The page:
By Madeline Bocaro
© Madeline Bocaro, 2020. No part of this site may be reproduced or re-blogged in whole or in part in any manner without permission of the copyright owner.
Steering clear of biopics keeps my memories pristine, as I have experienced the reality – absorbing every accurate historic detail about my heroes – especially of Bowie. I had not planned on seeing this film, but a link to watch for free appeared on my phone during a sleepless night.
Stardust has been denied the rights to David’s music (but luckily not Jacques Brel’s) and has gotten reviews with the headlines, Velvet Garbage and Cinematic Suicide. However, it is not as fantasmagorical as Velvet Goldmine, and not as awful as I had expected it to be. At least they had the decency to start with the disclaimer, “What follows is (mostly) fiction.”
It’s very hard to put aside the physical non-resemblance of the actors to the actual people. Marc Bolan is manly and ugly. Mick Ronson looks like an oversized member of The Sweet -and the evil look on his face when handed a gold costume to wear is hilarious! His funniest line spoken to Bowie is, “You are not an alien, man, you’re from Bromley!” Manager Tony Defries is a bit skinny and not as enigmatic as we perceive him to be. David’s wife Angie is not as striking as she really is. She also inaccurately makes out with Marc Bolan’s girl June, inviting her to a threesome with David.
However, despite the difference in his facial features, Johnny Flynn as Bowie oozes sincerity and manages to evoke a bit of David’s charm and charisma. Watching the film on my phone was probably more beneficial than on a bigger screen. Let’s face it, no human man or woman could ever resemble Bowie. In his Hunky Dory persona (long hair, bippity-bopperty hat and man’s dress) at least Flynn’s silhouette was on target.
After he uttered his initial ‘Hello’ which sounded like Riff Raff from The Rocky Horror Picture Show, Flynn eased into Bowie’s gentle whisper. He also portrays David’s polite nature which co-existed with his determination. What is not conveyed is David’s grace and his great intelligence. He comes off as self-conscious and victimized.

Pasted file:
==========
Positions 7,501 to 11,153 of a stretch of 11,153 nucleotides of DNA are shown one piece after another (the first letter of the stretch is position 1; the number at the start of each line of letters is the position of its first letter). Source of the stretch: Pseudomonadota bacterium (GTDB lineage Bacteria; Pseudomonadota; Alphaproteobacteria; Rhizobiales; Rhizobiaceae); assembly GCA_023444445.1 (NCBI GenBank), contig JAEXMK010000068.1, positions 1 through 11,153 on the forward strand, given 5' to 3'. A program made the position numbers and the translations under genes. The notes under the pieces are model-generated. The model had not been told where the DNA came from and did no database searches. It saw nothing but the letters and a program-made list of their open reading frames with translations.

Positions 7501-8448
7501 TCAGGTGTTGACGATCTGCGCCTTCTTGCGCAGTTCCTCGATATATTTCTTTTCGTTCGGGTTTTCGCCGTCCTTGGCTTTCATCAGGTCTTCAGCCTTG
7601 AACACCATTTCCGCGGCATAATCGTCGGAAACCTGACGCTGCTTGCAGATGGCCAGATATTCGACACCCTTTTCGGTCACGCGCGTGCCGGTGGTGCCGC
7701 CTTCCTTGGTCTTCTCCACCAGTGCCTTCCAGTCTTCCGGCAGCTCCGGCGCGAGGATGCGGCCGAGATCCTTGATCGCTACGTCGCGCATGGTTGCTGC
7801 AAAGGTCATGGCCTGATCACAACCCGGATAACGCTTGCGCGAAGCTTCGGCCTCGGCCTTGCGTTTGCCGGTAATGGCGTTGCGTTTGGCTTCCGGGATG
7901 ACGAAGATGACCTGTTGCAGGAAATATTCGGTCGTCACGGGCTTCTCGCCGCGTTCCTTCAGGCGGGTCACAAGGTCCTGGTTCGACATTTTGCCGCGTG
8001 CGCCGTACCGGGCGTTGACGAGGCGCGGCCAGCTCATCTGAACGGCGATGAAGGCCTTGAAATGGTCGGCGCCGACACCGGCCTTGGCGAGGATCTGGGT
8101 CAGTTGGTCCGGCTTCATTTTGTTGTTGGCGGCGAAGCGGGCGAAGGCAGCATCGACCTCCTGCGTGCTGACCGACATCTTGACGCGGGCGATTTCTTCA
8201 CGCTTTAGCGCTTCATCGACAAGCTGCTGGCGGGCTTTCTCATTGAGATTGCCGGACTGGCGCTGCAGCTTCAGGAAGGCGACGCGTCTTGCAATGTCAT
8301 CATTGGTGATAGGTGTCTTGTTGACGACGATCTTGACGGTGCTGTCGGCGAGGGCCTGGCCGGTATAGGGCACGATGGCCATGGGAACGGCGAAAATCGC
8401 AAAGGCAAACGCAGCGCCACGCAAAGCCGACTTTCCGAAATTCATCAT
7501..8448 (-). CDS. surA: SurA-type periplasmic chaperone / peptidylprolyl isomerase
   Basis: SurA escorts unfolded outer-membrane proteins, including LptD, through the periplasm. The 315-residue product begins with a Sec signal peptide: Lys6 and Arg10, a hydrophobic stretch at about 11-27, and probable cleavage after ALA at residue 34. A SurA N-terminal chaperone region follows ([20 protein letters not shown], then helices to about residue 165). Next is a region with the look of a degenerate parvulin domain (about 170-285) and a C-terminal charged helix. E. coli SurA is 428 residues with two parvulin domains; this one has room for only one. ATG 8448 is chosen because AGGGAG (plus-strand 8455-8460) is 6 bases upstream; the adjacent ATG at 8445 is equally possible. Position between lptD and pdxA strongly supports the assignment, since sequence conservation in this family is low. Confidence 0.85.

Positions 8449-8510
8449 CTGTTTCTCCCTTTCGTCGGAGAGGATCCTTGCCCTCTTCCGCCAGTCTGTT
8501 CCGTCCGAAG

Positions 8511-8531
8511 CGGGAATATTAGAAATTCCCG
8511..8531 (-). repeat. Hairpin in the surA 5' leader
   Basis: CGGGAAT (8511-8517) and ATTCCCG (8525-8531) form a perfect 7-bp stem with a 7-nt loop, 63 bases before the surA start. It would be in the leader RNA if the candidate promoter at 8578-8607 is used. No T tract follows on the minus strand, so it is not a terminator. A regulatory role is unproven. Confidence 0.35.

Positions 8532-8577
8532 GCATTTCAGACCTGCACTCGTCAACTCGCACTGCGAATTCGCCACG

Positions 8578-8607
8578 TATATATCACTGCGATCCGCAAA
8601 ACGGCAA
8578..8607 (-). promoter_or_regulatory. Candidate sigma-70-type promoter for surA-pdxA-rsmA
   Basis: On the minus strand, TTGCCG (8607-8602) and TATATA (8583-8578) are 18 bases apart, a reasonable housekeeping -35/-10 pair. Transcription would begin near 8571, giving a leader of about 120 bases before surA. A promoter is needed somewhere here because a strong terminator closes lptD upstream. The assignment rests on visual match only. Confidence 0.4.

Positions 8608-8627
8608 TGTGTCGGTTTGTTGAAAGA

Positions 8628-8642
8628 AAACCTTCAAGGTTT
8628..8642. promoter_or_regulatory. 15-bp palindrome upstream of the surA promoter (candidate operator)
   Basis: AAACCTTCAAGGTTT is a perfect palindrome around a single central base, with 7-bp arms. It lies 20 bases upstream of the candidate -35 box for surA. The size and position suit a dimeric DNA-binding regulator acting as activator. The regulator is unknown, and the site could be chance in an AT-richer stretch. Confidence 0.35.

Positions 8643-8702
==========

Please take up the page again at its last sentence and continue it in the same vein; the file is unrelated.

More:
The story is foremost about David’s fear of inheriting his family’s mental illness. Three of his aunts had been institutionalized, and one lobotomized. He thought that he might be next in line. This was the crux of most of his lyrics about alienation and isolation. David’s relationship with his institutionalized older half-brother Terry and visits with him at Cane Hill asylum are woven throughout the film. Whether the dialogue is accurate or not, we get a sense of the horror that David must have gone through, seeing his brother whom he idolized and who had turned him onto the greatest music – confined for having hallucinatory violent episodes.
In a compelling yet fictional scene, David meets with Terry’s doctor upon his brother’s pleading to get him released. The doctor suggests that although schizophrenia is passed on in families, it is not genetic, and that it may be triggered by traumatic rejection of children by parents. David asks, “What about audiences rejecting performers?” The doctor responds, “I don’t think there’s been a paper written on that.”
It’s heartbreaking to see Terry ‘play-acting’ in a therapy session in the asylum to Anthony Newley’s song ‘What Kind of Fool am I?’ after we had seen him earlier in the film joyfully singing along to the same song with David while driving. The film depicts one of Terry’s escapes from Cane Hill – arriving at David’s residence upon his return from America. (Terry eventually died when he escaped again in 1985 and laid himself across the railroad tracks).
The first sign of artistic license (besides some soundtrack music meant to resemble the songs ‘Ziggy Stardust’ and ‘All the Young Dudes’ and later ‘Space Oddity’) is that we see Bowie arriving at Dulles airport in Washington D. C. wearing his Michael Fish dress (which he most likely had in his suitcase and did not wear on the airplane). He is interrogated by an immigration officer who outright asks if he is homosexual. As David famously said many times, but probably not here, “It’s a man’s dress.” It is true that he was held in custody for hours because of his unique look and his clothing.